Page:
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Louisville Police Take Stand on Protesters, But Push-Back Ensues

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Police in Louisville, Kentucky, say they need to crack down on street protests in the wake of a rowdy Saturday night that followed more than 70 days of unrest, but some protesters are pushing back against the new rules.

In a series of tweets on Sunday, the Louisville Metro Police Department announced it is trying to take back the streets.

“LMPD continues to balance the First Amendment right to protest with the public safety needs of the entire community. For nearly 75 days, Louisville residents have taken to the streets to express their desire for accountability and change,” the department tweeted, noting the safety risks of protest caravans.

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“One of the primary ways of doing that has been to hold nightly caravans – both cars and foot marches – throughout the city. We have seen increasingly unsafe behavior, including an escalation in aggressive behavior over the past week or so. Due to ongoing safety concerns and an increase in aggressive behavior over the past week, including several incidents Saturday night, LMPD has determined the protest caravans cannot continue as they have been,” the department tweeted.

“Starting tonight, LMPD will enforce all laws as it relates to the caravan: All pedestrians must stay out of the streets – staying on sidewalks and following all laws for pedestrian traffic. Cars and pedestrians will not be allowed to block intersections for any length of time. Participants who refuse to comply with any law or lawful order will be eligible for citation and/or arrest,” police tweeted.

Are these protests now just anti-police marches?

The announcement followed a violent Saturday night in which 12 people were arrested, according to the Louisville Courier-Journal.

Eight people were charged with felonies, police spokesman Lamont Washington said. Four others faced misdemeanors after a demonstration devolved into violence that centered on the Fourth Street Live area, a collection of stores and restaurants in downtown Louisville.

“This evening, protesters, during their march, blocked roadways, surrounded vehicles that tried to avoid the protest, shot paintballs (at) passing motorists, destroyed property at 4th Street Live while it was occupied with patrons, set trash cans on fire, and then continued to Jefferson Square,” Washington said via email. “Based off these actions, the assembly was deemed unlawful.”

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The new police edict didn’t seem to make a dent in crowds that turned out to protest Sunday night, although police did cite several marchers for violating the law, according to WHAS-TV.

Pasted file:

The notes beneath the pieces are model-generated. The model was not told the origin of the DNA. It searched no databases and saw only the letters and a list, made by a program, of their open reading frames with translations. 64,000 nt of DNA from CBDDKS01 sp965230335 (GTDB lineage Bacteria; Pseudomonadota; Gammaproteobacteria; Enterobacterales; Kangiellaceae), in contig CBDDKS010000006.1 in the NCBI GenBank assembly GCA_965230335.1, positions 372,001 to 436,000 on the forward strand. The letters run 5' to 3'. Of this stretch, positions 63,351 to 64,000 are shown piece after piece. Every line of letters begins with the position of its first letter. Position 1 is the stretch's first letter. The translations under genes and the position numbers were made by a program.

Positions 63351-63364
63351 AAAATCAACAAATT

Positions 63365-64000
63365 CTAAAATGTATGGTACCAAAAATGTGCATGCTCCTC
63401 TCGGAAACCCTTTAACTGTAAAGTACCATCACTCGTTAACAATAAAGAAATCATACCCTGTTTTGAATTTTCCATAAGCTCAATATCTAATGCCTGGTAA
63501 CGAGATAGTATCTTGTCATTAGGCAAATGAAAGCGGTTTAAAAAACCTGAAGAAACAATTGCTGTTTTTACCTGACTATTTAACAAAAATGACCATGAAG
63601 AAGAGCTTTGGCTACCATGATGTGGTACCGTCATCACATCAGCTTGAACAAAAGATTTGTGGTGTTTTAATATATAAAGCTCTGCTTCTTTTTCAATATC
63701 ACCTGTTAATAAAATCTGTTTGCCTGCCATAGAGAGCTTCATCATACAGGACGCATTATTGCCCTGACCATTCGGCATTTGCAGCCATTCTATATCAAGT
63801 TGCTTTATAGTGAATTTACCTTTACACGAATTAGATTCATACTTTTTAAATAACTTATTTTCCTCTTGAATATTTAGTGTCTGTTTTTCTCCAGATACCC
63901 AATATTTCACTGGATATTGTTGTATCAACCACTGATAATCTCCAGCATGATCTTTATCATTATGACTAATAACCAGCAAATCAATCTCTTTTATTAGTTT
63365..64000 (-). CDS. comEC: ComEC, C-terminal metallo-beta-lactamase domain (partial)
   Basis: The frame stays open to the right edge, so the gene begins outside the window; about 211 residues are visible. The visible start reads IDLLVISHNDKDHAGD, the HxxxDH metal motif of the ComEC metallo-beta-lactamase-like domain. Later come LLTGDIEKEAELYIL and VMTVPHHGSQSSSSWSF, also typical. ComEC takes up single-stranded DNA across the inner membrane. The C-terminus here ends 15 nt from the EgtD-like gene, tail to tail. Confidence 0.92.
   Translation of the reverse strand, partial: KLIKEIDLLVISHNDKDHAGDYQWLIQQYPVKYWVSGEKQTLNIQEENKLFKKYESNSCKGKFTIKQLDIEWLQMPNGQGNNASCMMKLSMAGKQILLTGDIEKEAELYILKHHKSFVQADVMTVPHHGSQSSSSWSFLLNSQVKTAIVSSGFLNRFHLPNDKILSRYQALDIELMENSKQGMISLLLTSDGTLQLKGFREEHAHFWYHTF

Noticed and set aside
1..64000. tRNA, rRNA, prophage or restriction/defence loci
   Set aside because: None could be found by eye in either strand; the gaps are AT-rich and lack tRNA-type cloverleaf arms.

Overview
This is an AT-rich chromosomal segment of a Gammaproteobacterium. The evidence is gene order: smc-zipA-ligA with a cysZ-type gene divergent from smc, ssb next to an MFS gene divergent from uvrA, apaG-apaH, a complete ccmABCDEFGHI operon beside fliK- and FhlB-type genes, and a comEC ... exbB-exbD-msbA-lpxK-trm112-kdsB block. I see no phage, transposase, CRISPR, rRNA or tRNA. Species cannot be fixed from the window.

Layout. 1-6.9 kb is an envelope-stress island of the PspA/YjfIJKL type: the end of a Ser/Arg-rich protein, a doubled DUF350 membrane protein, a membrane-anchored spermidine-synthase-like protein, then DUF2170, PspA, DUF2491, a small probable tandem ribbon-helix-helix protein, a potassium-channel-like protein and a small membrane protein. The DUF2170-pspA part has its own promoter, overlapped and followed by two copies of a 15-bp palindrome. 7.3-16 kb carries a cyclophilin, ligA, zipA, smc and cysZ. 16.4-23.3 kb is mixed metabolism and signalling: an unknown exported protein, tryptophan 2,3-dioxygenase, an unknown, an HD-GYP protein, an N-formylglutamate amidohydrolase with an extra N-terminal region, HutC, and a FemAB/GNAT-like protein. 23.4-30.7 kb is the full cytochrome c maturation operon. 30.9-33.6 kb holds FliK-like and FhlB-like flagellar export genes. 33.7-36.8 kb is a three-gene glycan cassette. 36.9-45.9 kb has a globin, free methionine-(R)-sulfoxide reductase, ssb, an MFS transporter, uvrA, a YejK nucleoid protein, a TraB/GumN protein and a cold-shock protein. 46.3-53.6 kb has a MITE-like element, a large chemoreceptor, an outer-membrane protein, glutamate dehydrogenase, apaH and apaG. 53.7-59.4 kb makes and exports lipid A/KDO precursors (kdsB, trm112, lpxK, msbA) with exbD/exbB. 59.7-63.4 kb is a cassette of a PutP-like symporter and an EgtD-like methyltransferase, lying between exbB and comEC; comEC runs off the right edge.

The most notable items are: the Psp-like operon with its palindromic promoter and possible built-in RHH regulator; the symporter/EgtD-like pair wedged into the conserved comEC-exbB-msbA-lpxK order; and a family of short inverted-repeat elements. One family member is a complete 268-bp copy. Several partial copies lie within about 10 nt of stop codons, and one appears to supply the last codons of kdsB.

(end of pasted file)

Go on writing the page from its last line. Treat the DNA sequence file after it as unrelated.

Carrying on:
Louisville Mayor Greg Fischer said the new rules need to be obeyed for safety’s sake, according to WHAS.

“We’re just concerned about where all this can lead,” Fischer said. “We’ve heard back from many of the protesters that they appreciated the engagement and understanding of the change.”

He said “an increase in aggressive behavior” triggered the response.

“We can’t have that, so we have to have some orderliness to the city so regular citizens can go about their day-to-day activity and you can still protest while you’re doing that, but you can do so peacefully,” Fischer said.

Chanelle Helm, president of Louisville’s Black Lives Matter chapter, said he isn’t buying that.

“I think we really need to look at the nature in which community safety is governed,” she said.

“I don’t think that in any sense that what LMPD is saying has anything to do with the protest,” she said. “In fact it really has to do with them maintaining control or power over folks and use the law in their advantages.”

A New York-based social justice group called Until Freedom issued a statement saying it will not be “deterred by arbitrary rules.”

“We will join local protesters to express our First Amendment rights and demand justice for Breonna Taylor, including marching on the streets. LMPD will not dictate how we demand justice. If the city of Louisville wants the protesters to follow the rules, arrest and charge the cops who murdered Breonna Taylor,” the group said.

Louisville’s protests have centered on the death of Taylor, a 26-year-old black woman who was killed March 13 when police executed a no-knock search warrant at her apartment during a narcotics investigation. Police were responding to a shot allegedly fired at them by Taylor’s boyfriend. That shot struck one officer.

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Jack Davis is a freelance writer who joined The Western Journal in July 2015 and chronicled the campaign that saw President Donald Trump elected. Since then, he has written extensively for The Western Journal on the Trump administration as well as foreign policy and military issues.
Jack Davis is a freelance writer who joined The Western Journal in July 2015 and chronicled the campaign that saw President Donald Trump elected. Since then, he has written extensively for The Western Journal on the Trump administration as well as foreign policy and military issues.
Jack can be reached at jackwritings1@gmail.com.
Location
New York City
Languages Spoken
English
Topics of Expertise
Politics, Foreign Policy, Military & Defense Issues




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